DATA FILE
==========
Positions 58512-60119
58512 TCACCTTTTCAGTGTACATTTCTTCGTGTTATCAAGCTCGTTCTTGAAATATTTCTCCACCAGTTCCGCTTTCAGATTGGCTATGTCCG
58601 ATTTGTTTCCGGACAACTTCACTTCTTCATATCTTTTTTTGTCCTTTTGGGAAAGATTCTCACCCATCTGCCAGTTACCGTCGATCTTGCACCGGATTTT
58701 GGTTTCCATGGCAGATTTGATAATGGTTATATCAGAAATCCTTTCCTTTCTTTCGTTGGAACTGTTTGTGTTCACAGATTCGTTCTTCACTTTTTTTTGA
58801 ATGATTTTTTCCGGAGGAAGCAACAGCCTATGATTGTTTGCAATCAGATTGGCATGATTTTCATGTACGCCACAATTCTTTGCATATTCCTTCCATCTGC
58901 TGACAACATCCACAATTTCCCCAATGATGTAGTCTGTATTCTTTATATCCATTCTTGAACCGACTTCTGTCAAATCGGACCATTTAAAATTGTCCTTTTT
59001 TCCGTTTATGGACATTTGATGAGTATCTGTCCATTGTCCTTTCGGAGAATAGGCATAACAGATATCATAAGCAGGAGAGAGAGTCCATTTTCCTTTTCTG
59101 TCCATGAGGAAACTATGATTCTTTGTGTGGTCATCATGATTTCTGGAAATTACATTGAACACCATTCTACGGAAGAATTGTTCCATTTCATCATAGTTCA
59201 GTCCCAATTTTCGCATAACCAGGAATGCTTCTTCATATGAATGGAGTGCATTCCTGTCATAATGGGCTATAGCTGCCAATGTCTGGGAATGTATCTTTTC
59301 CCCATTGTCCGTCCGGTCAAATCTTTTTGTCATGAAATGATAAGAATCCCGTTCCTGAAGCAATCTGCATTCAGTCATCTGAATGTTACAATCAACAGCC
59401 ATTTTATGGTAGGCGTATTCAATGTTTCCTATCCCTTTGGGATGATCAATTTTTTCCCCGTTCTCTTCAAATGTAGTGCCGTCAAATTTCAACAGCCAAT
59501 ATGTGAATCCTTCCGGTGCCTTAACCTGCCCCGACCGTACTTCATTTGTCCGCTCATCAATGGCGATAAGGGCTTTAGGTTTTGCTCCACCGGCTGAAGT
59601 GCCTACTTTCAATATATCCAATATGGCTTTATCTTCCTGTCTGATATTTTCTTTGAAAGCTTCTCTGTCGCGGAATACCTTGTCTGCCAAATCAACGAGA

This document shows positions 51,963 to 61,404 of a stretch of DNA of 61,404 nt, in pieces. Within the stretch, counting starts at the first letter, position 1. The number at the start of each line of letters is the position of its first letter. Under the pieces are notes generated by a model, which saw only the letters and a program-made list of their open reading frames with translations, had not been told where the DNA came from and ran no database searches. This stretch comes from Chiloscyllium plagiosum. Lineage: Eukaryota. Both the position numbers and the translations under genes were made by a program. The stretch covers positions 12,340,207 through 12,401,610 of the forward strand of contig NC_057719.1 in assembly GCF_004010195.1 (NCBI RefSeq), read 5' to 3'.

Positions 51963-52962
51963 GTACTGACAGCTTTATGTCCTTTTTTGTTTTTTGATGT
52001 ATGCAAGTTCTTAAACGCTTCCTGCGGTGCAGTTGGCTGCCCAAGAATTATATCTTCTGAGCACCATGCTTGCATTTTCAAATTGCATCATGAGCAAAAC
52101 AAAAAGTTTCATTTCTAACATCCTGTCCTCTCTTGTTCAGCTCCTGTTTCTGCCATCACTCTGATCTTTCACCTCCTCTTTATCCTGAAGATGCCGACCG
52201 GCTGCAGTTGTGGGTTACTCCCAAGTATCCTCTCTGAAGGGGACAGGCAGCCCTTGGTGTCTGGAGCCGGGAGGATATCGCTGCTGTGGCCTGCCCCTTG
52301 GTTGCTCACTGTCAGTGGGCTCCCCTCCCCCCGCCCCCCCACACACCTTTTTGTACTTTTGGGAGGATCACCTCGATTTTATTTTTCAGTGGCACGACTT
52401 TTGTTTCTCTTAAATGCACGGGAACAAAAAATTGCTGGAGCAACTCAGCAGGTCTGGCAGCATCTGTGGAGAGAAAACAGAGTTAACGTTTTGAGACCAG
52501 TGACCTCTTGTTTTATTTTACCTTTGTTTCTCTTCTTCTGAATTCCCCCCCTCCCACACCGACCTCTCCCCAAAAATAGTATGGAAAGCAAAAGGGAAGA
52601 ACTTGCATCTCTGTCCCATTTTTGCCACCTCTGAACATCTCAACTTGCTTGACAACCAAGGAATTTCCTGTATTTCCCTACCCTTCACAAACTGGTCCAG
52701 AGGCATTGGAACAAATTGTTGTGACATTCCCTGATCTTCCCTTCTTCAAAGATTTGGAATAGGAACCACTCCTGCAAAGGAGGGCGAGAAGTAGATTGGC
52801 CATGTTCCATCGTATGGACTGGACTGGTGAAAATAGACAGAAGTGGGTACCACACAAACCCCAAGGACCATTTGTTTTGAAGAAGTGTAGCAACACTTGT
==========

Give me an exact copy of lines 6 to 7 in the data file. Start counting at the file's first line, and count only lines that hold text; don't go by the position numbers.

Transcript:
58901 TGACAACATCCACAATTTCCCCAATGATGTAGTCTGTATTCTTTATATCCATTCTTGAACCGACTTCTGTCAAATCGGACCATTTAAAATTGTCCTTTTT
59001 TCCGTTTATGGACATTTGATGAGTATCTGTCCATTGTCCTTTCGGAGAATAGGCATAACAGATATCATAAGCAGGAGAGAGAGTCCATTTTCCTTTTCTG